This is the first short story where I'm using actual names for the characters. Here is a sample:

"Sorry for the question," Jun said. "But why don' you have friends?"

Ling glanced at him, then opened her Asahi cocktail.

"People are scared of me," she replied. "Others are angry."

"Because you like to beat them up?"

She shook her head without looking at him.

"Because I don't have a soul,"

Jun had been fired from his job as a photographer in a wedding firm and had been unemployed for three months. A friend, a wealthy Christian, of his offered him a job; to accompany her eighteen years old daughter in afternoons and evenings. He thought it was an unusual job for a twenty six-years old guy, but he didn't have any good reason to refuse.

Jun stared at her as if she were a ghost.

"So I guess you lost it somewhere."

Ling shook her head and replied, "I was born without one."

He stopped talking for a while and looked around. The sky was getting dark and the street lights of the park started to turn on. He noticed that there were no more people jogging around, or kids in the playground.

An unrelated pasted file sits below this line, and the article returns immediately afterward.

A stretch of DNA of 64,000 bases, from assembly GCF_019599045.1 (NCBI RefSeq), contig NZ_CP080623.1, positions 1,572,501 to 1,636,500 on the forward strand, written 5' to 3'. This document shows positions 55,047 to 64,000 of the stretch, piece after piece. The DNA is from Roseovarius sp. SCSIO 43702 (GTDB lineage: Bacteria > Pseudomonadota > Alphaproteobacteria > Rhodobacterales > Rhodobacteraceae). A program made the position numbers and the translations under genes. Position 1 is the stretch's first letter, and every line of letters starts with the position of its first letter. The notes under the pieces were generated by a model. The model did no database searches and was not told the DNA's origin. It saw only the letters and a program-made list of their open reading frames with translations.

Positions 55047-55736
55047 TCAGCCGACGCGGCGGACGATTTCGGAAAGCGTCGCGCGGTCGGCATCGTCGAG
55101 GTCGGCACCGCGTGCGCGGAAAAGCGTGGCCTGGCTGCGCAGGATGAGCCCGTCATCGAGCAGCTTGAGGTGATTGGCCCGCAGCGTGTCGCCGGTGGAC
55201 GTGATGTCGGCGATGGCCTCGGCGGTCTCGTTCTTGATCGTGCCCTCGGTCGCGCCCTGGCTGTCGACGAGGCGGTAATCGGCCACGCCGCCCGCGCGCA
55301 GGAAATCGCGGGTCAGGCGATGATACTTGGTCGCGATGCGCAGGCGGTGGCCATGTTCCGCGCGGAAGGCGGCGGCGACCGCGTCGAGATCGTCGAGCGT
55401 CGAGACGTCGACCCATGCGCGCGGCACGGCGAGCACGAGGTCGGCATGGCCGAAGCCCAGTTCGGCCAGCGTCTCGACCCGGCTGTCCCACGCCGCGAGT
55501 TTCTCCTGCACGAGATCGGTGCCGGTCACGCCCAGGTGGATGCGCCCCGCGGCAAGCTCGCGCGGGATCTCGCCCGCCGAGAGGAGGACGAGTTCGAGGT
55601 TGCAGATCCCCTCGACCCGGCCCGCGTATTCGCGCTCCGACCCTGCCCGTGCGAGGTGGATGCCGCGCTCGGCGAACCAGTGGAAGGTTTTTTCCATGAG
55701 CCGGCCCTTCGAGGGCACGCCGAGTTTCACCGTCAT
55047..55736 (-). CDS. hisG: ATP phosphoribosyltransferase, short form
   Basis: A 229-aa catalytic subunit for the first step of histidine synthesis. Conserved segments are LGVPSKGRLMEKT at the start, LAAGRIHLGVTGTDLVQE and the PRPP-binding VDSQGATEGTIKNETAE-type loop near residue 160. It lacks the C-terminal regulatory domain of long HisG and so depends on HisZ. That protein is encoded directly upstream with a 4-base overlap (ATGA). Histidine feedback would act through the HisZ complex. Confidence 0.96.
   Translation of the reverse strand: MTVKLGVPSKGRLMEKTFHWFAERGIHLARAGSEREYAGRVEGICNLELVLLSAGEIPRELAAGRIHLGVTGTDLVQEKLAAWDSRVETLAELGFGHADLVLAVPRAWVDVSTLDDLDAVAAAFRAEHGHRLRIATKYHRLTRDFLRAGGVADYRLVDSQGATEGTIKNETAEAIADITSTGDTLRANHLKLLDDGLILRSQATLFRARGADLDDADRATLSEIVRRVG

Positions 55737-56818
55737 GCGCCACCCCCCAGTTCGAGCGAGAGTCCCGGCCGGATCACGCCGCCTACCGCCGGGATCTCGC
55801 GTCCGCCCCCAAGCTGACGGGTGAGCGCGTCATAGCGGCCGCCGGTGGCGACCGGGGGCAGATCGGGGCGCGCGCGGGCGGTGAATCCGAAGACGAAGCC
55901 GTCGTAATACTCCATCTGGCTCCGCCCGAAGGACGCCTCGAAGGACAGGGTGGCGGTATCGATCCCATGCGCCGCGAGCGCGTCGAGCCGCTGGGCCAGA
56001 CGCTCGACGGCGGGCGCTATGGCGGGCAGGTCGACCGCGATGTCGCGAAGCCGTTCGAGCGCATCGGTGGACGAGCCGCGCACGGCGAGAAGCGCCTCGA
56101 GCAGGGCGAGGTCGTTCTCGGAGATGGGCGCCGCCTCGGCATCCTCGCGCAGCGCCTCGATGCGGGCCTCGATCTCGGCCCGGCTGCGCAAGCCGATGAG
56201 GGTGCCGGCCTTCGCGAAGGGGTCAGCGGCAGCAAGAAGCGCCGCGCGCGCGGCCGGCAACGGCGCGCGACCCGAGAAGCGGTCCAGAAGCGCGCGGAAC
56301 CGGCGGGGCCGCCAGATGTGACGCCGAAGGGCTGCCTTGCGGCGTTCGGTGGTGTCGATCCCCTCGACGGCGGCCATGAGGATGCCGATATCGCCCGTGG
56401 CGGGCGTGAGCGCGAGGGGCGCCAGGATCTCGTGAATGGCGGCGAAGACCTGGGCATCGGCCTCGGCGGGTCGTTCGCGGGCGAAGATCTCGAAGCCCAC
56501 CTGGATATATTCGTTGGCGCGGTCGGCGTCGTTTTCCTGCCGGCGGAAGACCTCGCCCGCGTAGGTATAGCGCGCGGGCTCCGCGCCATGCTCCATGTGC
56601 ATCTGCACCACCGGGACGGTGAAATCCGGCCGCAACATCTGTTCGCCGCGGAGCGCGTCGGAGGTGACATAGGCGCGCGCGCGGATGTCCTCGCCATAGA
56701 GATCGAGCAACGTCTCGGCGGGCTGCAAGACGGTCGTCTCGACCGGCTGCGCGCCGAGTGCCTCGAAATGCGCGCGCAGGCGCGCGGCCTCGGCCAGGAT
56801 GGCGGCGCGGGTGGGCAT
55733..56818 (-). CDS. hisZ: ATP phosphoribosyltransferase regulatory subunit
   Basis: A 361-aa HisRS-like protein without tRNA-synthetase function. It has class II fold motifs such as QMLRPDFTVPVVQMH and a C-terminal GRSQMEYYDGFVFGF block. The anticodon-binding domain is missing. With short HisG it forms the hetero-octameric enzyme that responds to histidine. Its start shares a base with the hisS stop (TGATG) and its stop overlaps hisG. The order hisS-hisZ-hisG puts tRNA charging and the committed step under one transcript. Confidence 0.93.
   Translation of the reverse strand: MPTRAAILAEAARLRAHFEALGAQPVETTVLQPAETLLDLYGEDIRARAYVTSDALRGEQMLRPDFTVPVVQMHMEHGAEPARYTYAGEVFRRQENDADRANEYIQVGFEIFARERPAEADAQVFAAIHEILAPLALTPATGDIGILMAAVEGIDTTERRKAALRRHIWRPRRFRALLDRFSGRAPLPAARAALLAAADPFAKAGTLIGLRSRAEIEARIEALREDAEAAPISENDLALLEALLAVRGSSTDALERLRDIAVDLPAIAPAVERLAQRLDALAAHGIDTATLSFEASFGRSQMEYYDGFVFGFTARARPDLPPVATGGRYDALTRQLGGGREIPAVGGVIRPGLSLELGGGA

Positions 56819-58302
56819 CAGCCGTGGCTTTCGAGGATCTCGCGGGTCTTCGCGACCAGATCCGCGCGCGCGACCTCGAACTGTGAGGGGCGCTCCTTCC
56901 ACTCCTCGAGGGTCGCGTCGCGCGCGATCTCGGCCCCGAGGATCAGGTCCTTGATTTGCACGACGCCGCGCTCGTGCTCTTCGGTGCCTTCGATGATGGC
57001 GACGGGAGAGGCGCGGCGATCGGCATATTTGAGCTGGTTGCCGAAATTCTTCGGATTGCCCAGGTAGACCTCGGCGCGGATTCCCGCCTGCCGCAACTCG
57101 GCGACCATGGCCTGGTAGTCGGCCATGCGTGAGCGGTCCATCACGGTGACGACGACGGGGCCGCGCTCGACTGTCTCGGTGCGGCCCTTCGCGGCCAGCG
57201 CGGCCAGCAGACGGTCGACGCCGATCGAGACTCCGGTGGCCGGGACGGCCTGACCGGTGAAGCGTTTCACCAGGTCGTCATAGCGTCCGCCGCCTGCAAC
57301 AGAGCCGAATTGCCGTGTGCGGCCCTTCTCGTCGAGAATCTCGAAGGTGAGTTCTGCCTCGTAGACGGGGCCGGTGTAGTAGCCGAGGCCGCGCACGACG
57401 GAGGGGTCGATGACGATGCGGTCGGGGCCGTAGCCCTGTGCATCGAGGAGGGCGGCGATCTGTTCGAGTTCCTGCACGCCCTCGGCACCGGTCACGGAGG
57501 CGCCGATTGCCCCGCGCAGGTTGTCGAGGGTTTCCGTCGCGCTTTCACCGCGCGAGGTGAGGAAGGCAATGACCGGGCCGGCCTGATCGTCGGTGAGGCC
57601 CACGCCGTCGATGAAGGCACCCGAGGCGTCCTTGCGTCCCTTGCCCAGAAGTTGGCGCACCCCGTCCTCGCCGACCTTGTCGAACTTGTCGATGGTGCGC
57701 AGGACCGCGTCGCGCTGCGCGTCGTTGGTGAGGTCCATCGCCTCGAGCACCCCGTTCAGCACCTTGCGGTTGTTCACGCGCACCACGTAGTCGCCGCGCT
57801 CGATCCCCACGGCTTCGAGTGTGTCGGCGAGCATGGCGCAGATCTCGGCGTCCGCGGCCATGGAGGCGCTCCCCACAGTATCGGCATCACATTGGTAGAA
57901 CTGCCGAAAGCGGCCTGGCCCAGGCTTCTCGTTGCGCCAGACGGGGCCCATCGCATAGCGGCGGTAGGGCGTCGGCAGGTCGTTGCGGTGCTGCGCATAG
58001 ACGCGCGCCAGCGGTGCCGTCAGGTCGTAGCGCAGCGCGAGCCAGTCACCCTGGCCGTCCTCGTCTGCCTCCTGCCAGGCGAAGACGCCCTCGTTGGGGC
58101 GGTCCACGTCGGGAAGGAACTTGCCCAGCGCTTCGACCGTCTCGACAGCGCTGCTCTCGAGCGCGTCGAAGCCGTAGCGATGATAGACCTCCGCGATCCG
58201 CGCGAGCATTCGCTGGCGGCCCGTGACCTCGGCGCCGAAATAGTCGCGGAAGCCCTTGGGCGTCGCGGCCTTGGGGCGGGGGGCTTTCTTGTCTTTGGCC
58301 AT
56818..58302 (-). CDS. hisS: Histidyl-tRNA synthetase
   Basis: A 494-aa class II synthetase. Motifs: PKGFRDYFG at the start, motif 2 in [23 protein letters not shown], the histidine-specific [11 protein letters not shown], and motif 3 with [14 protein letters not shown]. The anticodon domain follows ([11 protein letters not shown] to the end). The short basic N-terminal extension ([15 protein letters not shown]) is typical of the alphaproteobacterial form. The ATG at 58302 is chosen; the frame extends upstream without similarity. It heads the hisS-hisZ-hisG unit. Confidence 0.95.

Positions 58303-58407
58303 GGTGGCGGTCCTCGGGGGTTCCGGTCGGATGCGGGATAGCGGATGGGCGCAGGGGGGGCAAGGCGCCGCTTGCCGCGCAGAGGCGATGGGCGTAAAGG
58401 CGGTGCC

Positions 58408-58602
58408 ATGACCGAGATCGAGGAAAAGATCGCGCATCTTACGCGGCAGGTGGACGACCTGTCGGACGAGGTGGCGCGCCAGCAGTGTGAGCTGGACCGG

I'm not sure when to use the name of the characters and when to use he or she. (I'm also confused about whether omitting or not the dialogue tags).


1 Answer 1


There's no rule; it's all by ear. Write it however it seems to work at the time, put it aside for a week and reread it, and then have a friend review it to see if it works.

The goal is that the reader should know exactly who is speaking and/or acting, and when. Do whatever you need to do to make it clear.

  • 3
    It might be worth noting that using a proper noun also tends to add personal, intentional emphasis. A pronoun has the most generic feeling while a proper noun is more forceful/personal and a common noun is intermediate. Even this weak example might hint at the effect: "[He | The janitor | Bob] swept up the shattered bottle."
    – user5232
    May 13, 2014 at 20:52

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